By Corey Deiterman
By William Michael Smith
By Jef With One F
By Craig Hlavaty
By Jesse Sendejas Jr.
By Sonya Harvey
By Jesse Sendejas Jr.
By Nathan Smith
Once you get past Mainstream's more direct references, the earlier influences begin to emerge. Gram Parsons, Buffalo Springfield, Delaney and Bonnie, the Byrds, the Band -- aspects of these and other Golden Smog soul mates are gracefully assimilated into the group's comfortable retro-folk sound. It has the loosely wrapped feel of a side project, to be sure, but the surprising thing about Mainstream is the strength of its songs. Only a few of the 14 tracks have the picked-over quality of rejects from other projects, and the playing is remarkably crisp throughout.
With the Jayhawks disbanded and Soul Asylum struggling commercially, it's anyone's guess where this sideline experiment could lead. Will Golden Smog evaporate into the chilly Midwestern air or settle into the expanding roots-rock landscape? Hard to say, but Down by the Old Mainstream sure makes you want to linger awhile on its banks to see what washes up. -- Hobart Rowland
Stripped arrives in the wake of the recent Beatles' disinterring to remind us, once again, who were the contenders and who were the pretenders. The Stones' Lord Byron-meets-John Lee Hooker-at-the-crossroads shtick was always more appealing than the Beatles' straight-faced professions of adolescent and universal love, and Stripped shows why. This not-really-unplugged collection mines everything that was good and true about the Stones. In fact, most of the Stripped versions sound better than the originals. While there are no Dylanesque reworkings of melody and tempo, the muted instrumentation is sinewy and almost swings, an achievement to which other elderly rockers should aspire. "Street Fighting Man," for instance, churns with a renewed bravura, and you can almost imagine Louie Armstrong fronting the classic sing-alongs "Let It Bleed" and "Dead Flowers." The inclusion of the 30-year-old "Spider and the Fly" is a nice touch, too, especially the updating of the line "she looked about 30" to "she looked about 50." (Yeah, why not?)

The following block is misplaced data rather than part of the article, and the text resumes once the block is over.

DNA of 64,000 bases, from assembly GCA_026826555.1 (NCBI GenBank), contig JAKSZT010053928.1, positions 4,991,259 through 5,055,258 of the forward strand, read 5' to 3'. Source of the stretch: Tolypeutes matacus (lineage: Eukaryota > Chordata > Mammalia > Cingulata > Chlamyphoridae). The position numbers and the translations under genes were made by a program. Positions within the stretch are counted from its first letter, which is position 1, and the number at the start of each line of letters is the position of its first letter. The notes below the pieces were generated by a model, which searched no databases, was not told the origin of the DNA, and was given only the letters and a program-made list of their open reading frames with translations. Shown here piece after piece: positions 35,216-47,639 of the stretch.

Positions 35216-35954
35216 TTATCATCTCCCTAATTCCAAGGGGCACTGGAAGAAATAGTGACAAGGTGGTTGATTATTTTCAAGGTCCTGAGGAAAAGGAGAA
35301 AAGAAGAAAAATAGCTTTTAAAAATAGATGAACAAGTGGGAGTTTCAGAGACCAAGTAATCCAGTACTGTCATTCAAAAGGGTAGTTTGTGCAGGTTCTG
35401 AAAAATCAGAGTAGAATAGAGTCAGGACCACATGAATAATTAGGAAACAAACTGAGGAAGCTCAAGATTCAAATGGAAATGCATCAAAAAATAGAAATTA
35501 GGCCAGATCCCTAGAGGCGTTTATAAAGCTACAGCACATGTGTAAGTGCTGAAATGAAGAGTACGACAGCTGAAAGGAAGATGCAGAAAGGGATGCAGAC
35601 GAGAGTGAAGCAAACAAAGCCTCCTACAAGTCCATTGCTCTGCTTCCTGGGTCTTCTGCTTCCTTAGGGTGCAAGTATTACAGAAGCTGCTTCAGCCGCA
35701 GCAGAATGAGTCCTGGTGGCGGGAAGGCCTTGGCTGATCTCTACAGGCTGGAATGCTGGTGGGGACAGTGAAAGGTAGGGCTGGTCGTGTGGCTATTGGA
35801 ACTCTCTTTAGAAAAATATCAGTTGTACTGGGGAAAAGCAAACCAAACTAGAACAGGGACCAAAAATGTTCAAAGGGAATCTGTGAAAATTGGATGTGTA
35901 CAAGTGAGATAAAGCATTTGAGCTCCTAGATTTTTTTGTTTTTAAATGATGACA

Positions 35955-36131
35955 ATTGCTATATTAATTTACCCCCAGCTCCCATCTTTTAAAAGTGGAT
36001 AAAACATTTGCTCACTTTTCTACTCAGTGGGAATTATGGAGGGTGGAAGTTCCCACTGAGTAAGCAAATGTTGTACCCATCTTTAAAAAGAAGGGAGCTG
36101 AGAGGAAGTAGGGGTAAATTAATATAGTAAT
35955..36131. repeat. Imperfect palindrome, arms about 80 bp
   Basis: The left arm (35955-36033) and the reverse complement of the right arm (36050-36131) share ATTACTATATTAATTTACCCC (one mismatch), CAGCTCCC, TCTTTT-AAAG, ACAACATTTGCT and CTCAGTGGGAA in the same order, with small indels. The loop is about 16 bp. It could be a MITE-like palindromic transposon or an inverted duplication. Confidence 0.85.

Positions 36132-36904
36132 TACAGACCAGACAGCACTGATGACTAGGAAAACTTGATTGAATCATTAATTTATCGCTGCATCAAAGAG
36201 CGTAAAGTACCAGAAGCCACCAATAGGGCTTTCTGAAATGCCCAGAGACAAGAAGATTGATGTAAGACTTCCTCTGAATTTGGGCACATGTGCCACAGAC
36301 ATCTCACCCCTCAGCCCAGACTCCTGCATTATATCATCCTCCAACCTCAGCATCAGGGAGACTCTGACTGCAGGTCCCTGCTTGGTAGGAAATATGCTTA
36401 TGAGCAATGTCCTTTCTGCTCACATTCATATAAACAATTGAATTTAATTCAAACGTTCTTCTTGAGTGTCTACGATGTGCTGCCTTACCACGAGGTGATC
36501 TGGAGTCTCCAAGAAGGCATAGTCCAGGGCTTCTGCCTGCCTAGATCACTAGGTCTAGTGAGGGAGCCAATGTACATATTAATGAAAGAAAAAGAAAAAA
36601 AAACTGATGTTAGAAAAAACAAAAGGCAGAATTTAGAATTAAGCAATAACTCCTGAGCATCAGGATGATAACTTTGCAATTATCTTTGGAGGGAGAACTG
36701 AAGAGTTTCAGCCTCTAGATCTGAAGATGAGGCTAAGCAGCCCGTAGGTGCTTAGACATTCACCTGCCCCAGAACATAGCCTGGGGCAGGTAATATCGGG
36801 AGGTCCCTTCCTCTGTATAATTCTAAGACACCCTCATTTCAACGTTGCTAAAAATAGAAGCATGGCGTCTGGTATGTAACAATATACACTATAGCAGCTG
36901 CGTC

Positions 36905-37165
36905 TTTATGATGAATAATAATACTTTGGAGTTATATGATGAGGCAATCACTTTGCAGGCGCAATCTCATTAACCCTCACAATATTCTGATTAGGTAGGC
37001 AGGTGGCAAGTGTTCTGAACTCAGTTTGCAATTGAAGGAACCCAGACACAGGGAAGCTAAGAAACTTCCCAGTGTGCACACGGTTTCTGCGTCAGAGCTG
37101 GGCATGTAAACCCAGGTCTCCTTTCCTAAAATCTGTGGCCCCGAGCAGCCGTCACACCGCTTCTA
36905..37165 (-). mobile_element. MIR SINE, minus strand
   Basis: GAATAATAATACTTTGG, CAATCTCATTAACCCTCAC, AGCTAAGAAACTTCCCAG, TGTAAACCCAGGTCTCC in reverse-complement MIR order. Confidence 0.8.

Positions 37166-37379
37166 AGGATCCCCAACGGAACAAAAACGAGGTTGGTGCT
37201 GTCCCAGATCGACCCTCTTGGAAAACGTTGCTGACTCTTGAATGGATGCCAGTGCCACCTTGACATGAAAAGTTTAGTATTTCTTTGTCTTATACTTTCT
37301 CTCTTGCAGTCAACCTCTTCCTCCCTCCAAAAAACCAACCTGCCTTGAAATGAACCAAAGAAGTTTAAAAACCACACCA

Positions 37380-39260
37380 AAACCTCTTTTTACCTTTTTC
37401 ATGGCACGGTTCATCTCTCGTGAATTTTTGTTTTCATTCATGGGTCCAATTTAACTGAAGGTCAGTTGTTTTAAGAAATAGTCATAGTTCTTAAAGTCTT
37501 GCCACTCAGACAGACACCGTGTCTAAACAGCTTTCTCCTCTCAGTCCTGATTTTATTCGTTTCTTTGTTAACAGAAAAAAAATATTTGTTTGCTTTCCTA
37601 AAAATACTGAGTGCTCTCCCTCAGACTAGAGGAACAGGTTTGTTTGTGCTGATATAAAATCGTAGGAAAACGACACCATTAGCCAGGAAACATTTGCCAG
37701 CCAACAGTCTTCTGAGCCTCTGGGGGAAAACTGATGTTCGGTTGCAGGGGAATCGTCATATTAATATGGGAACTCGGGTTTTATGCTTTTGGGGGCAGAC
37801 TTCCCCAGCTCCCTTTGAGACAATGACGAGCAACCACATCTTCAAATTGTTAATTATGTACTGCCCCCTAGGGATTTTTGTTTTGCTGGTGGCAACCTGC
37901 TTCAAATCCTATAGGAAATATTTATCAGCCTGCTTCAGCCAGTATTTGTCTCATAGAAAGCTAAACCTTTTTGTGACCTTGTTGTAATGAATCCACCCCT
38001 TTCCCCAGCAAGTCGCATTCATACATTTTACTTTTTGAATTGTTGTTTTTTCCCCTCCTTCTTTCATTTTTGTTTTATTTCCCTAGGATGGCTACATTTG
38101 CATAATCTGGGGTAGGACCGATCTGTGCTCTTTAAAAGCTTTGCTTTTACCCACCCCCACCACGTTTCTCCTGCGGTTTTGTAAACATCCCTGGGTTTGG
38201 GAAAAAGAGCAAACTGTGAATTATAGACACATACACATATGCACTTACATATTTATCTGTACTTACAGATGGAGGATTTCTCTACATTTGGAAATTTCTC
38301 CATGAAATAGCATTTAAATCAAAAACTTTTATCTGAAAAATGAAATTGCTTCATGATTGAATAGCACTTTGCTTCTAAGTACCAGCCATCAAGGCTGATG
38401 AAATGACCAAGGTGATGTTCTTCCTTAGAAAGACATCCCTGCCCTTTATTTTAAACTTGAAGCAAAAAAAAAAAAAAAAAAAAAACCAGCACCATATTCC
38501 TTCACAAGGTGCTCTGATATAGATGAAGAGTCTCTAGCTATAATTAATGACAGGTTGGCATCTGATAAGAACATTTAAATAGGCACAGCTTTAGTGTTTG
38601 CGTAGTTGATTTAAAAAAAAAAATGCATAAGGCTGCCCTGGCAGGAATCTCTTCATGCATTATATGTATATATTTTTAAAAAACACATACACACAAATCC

There are drawbacks: always enhancing the Stones' aura of faux mystery was the indecipherability of their lyrics. On Stripped, however, the spaciness of the sound and Jagger's crisp enunciation make the words clear -- painfully so in some instances. And lo and behold, there's a lyric sheet inside the jacket, for chrissakes. We are sorry to report that, henceforth, any listening of the still-wonderful "Sweet Virginia," that consummate going-down-the-road-and-you-can-kiss-my-ass lament, will be slightly marred by the knowledge that it contains the line, "Yes, I've got the desert in my toenail." One more thing: this is an "interactive" disc, meaning you can pop it into your CD-ROM drive and witness Mick and the rest of the fiftyish cadavers gallivanting on-stage in a full two dimensions. -- Jim Simmon
Timeless indeed, but also precisely of the moment. This mixed-race London DJ/graffiti artist has accomplished something exceedingly rare with his debut: like Bob Dylan's Highway 61 Revisited, John Coltrane's A Love Supreme and maybe a handful of others, Timeless firmly plants itself in the ageless category by, quite ironically, capturing this very moment in music and, by extension, society. Timeless signifies its importance in part with words, but it does so much more through its profoundly impressionistic music: a sonic and emotional climate completely at peace with the past and in line with the future. Hard-bop, soul, hip-hop, techno, house, acid jazz, trip-hop and now, with Goldie's keen deliverance, jungle.
A sort of urban techno made from breathtakingly hyper break beats and dub bass lines, the jungle sound unites American and British dance music with the cheerful abandon of a block-party rave in a rundown dance hall. But Timeless is more than that: it brings the music out of the hall and into the popular consciousness with beats so fast that they spray sound and so dense that they threaten to implode into one eternal pulse. And the soulful vocals of Diane Charlemagne and Lorna Harris belt and wail like Marvin Gaye at his most vital. Framed by two gorgeously melancholic epics -- the title suite (containing Goldie's hit "Inner City Life") and "Sea of Tears" (featuring live jazz musicians) -- and sprinkled with thrilling industrial grinds and sweet jazz-soul trips, Timeless' subtle all-inclusiveness beckons us to celebrate the past as it remains steeped in the present. -- Roni Sarig
Round Trip, the second indie release from Austin's Sunflower, is tainted with the same sour feeling of unfulfilled promise that drags down many jam-happy groups these days. An impressive force on-stage, Sunflower nonetheless can't seem to apply its considerable energy to writing memorable songs -- that is, songs with tight melodies and hooks that achieve their desired emotional effect without an in-person vibe and visuals. Instead, Round Trip locks into a gimmicky repetitiveness that makes Sunflower sound hopelessly out of it, Peter Frampton talk box and all. Do yourself -- and the group -- a favor and see Sunflower in person before all else. That shouldn't be difficult, seeing as the band's been hanging out in Houston so much lately that its members should have earned their personalized urinals at the Fabulous Satellite Lounge by now. -- Hobart Rowland
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